We have found a number of Templar links on the estate but never believed they were real, we do now..
    The reason this place survived is simple, is was hidden in a very thick forest and no one except the monk knew of it’s exisitance, its only in the past few hundred years since the french have used the timber for fires have cleared the land to create stunning fields all around. We have just found the tunnel which goes from the bishops home to the mother church so they did’nt get wet.. on their way to prayer.

    Rod if you want to come out for a look, email us.. we are out there early summer.

  15. Rod said,

    March 4, 2012 @ 7:12 pm

    Sue and Steve,
    thanks for the comment and welcome to the site - sounds like an absolutely fabulous place you have and thanks for the kind offer - best of luck with your research and hope you find more lincolnshire connections
    Best
    Rod

  16. Sue N Steve said,

    March 5, 2012 @ 8:03 pm

    Pardon me for being stupid, but the writers on the net use many names meaning the same thing and it’s very confusing for the novice, I did geography, I should have done History then I would not be asking…
    Carthusians is this same as the Cathars the small religious sect, we found a plaque in the wall 1661 family crest it belonged to Bishop/Monk Rance he was head of the priory st Anne I think and he was a Templar, still unsure of the roll of these Templars and how active they were at Gt Limber mother church in Aunay… anyone know…
    Rod your a very talented photographer, love your picys,, don’t stop.
    We have a lot in common, my partner did the same as you, he went into farming for his hobby and loves it, having the engineering background means he can fix everything that breaks, so we don’t wait weeks for an engineer.
    he loves learning about areas and this place is a mecca for more information coming to the surface…
    The Panzer div stopped here in WWII, and left all their junk, which we gave to the museums, after they left, we bombed the village of Auney to nothing 1 person survived, sadly, it’s one of our blunders we never mention.
    The history prior to this is mind blowing, there are things we have found I cannot mention, a bit like meeting the queen no one believes you untill they see the photos. or meet her themselves.. till then… sue
    Grateful for any observations/links of interest of Gt limber…

  17. Rod said,

    March 6, 2012 @ 7:14 am

    Sue N Steve,
    the Cathars are hugely important and there are plenty of books with a lot of information in that will make fascinating reading.
    To be associated with them is really rather exciting though I warn tough things will get worse :)
    It’s not just the Templars now . . . with the Cathars you’re right in the middle of all the Holy Grail theories and conspiracies etc :)
    Best
    Ro

  18. Kate Brett said,

    June 28, 2012 @ 1:23 am

    Just to clarify: Carthusians were/still are an order of Catholic monks who live a strict rule of silence and solitude, and (being cut off from ‘the world’) are fairly obscure. The name is derived from the ‘Chartreuse’ mountains where the first group lived. Cathars, on the other hand, were a Manichean sect whose name derives from a Greek word for purification. They also led rather strict and self-denying lives (and were persecuted as heretics for their trouble - see for instance the novel Montaillou). I ended up reading quite a bit about them while I was studying the medieval period at university. Alas the holy grail didn’t come into that part of the course, though it did turn up elsewhere on the reading list. All good fun. Kate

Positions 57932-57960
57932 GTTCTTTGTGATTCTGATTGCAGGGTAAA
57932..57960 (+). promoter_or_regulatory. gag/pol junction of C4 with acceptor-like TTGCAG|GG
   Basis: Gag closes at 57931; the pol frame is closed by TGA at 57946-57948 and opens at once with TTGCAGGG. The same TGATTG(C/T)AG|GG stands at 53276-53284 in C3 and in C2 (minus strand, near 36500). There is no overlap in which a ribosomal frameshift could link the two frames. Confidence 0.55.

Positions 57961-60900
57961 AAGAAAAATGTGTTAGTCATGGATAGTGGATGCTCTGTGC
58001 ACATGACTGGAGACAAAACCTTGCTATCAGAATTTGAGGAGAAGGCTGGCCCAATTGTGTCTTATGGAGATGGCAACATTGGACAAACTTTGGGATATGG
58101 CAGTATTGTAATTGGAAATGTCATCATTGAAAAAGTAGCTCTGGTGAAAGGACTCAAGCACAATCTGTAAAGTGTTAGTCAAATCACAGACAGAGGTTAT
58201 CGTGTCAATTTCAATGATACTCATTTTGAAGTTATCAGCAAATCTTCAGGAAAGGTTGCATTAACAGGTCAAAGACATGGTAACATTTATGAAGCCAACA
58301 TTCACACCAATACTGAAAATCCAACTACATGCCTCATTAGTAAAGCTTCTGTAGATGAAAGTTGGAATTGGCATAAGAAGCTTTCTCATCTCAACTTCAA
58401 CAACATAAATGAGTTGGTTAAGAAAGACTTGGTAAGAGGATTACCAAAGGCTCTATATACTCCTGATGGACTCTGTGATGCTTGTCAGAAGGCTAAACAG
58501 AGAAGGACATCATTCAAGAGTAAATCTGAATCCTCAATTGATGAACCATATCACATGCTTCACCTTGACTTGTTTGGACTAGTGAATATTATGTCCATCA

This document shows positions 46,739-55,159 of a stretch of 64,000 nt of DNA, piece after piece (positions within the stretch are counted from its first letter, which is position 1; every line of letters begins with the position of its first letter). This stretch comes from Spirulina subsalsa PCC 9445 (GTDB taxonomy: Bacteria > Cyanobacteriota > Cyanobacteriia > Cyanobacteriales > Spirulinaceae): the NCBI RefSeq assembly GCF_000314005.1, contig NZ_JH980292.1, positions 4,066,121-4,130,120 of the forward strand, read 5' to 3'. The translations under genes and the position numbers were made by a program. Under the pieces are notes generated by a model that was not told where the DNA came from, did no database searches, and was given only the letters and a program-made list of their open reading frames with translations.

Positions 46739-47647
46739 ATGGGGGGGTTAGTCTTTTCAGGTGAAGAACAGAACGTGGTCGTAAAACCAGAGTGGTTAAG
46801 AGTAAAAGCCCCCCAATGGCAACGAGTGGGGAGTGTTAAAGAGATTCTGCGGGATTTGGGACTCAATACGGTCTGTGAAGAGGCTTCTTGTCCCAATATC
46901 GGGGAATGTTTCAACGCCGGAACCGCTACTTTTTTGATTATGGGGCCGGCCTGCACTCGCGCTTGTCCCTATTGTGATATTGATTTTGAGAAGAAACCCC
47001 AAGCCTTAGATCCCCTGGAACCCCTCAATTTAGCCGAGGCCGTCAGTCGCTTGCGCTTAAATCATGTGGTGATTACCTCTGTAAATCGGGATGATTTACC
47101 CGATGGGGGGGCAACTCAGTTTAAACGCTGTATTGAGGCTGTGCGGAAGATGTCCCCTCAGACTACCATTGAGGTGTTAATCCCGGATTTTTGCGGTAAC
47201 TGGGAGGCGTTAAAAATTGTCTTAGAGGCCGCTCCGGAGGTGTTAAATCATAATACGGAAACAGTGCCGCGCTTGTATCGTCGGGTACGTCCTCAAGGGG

19. Rod said,

    June 28, 2012 @ 5:31 am

    Kate,
    don’t start on the Grail :)
    I’ve thus far managed to avoid it here on the site, though read a good deal about it, I’m fearful of starting an online Lincolnshire Grail Quest :roll:
    Regards,
    Rod

  20. Gary said,

    February 13, 2013 @ 7:41 am

    Lived in Great limber most of my life spent my childhood exploring the woods, and tunnels, and hidden things around the woods and area’s here. There’s a few tatles of secret tunnels to the Yarbrough estate and they are mapped out. People have seen the map of the wood and where tunnels are. Not sure if they are still used or have been blocked up. Its strange coming on to this website and seeing everything i grew up seeing. Like the tree that got hit by the plane.. i couldn’t beleive it when we found it when we was younger.
    Their is also remains of a aircraft in the woods near the brickyard road (Which i’m sure you already knew was a brickyard years back) but nothing remains in the woods. The woods im talking about is on the right of the farm where you took these pictures. Theres also a bomb shelter just accross the way from this aswell.

    Had to leave my peace :) keep it up, i’d love to come back on here in a while and find something i never saw growing up.